Expert Point of View: Gini Fleming, MD


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At this time, we have no evidence for superiority of an intraperitoneal regimen using reduced doses of cisplatin and 3-hour paclitaxel, and we may not get it from future trials.

—Gini Fleming, MD

In the discussion session, Gini Fleming, MD, Professor of Medicine and Director of the Gynecologic Oncology and Medical Oncology Breast Program at the University of Chicago Medical Center, analyzed the three previous, large trials on which the presumed benefits of intraperitoneal therapy in women with optimally debulked ovarian cancer were based: SWOG 8501, GOG 114, and GOG 172. Although all the intraperitoneal regimens differed slightly, as did the intravenous controls, they had one thing in common, said Dr. Fleming: They all used intraperitoneal cisplatin at 100 mg/m2

With only one variable, the route of administration of cisplatin, the SWOG study was the “cleanest of the trials for interpretation,” said Dr. Fleming. That trial, like the rest, showed a clear overall survival benefit. She also noted that the most recent trial, GOG 172, showed a very dramatic 16- to 17-month survival benefit—far better than anything currently promised for ovarian cancer by newer, targeted agents.

“Unfortunately,” said Dr. Fleming, “the results of Dr. Walker’s trial show no difference between the three arms but significantly more toxicity, including nausea and vomiting, with intraperitoneal cisplatin.” 

Dr. Fleming offered two possible explanations for the disappointing results: (1) The reduced dose of platinum in the intraperitoneal arm and the increased dose of the paclitaxel in the control arm leave little difference between the dose-modified intraperitoneal cisplatin and the dose-dense paclitaxel-carboplatin control; (2) as Dr. Walker suggested, there’s some effect of bevacizumab, which obscures differences between arms based on dose intensity.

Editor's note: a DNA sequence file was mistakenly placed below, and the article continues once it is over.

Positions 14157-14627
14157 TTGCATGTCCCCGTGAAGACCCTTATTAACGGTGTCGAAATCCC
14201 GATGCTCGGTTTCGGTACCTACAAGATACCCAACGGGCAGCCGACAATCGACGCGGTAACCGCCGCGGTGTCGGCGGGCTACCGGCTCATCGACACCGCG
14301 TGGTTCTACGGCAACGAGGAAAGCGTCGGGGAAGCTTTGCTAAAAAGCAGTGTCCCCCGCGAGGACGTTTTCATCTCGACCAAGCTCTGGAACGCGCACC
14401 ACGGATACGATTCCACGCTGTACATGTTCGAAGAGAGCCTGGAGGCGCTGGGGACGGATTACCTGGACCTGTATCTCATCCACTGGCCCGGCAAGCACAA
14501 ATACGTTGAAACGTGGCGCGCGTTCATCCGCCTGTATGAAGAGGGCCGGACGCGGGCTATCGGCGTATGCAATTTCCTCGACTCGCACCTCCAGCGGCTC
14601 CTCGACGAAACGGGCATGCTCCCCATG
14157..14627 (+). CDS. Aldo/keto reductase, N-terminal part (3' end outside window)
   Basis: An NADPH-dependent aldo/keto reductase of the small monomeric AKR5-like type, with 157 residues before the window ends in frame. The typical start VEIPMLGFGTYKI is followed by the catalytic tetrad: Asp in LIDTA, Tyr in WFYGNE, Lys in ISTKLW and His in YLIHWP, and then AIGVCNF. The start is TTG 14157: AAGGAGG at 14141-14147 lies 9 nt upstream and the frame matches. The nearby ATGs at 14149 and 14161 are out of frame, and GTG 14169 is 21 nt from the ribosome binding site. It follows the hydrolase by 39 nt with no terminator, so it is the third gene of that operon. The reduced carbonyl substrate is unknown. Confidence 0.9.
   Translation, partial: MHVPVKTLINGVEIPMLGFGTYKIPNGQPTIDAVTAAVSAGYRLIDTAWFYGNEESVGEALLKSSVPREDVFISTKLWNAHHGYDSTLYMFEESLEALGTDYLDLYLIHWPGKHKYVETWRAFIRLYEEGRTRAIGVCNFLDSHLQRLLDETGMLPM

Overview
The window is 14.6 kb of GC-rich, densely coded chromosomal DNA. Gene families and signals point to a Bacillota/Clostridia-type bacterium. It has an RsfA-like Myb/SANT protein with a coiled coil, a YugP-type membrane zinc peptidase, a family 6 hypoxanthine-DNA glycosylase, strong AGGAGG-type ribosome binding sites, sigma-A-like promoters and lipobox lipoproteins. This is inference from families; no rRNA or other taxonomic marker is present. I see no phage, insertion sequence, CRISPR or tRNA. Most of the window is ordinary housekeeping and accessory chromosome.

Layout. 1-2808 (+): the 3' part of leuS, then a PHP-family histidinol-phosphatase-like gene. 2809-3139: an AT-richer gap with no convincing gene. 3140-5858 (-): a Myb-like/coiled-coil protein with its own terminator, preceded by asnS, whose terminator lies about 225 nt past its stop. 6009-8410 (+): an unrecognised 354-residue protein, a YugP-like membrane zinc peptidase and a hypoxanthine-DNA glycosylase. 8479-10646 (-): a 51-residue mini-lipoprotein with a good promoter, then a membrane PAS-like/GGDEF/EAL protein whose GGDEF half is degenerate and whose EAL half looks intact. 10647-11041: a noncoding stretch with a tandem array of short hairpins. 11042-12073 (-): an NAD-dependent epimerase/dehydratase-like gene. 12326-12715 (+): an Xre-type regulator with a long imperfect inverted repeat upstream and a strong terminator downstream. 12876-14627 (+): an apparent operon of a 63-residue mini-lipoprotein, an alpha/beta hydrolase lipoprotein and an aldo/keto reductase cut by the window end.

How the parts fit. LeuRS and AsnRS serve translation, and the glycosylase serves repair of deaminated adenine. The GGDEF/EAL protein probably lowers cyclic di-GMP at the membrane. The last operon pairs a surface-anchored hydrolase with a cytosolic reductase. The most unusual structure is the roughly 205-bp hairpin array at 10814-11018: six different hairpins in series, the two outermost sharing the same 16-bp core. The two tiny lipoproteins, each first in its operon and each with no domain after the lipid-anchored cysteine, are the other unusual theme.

Uncertain Future

“In conclusion, I think we’re stuck,” said Dr. Fleming. “At this time, we have no evidence for superiority of an intraperitoneal regimen using reduced doses of cisplatin and 3-hour paclitaxel, and we may not get it from future trials. The intraperitoneal cisplatin regimen in GOG 252 is already more toxic, and we’re not likely to return to using 100 mg/m2 of intraperitoneal cisplatin.”

Based on the SWOG trial, added Dr. Fleming, there is likely a benefit to intraperitoneal cisplatin over intravenous cisplatin at the same dose, but the magnitude of the benefit is probably less than that seen in GOG 172. And, whether or not the toxicities will be tolerable when more paclitaxel is added is very uncertain, she concluded. ■

Disclosure: This clinical trial was supported by Genentech for bevacizumab and drug distribution. Dr. Fleming reported no potential conflicts of interest.


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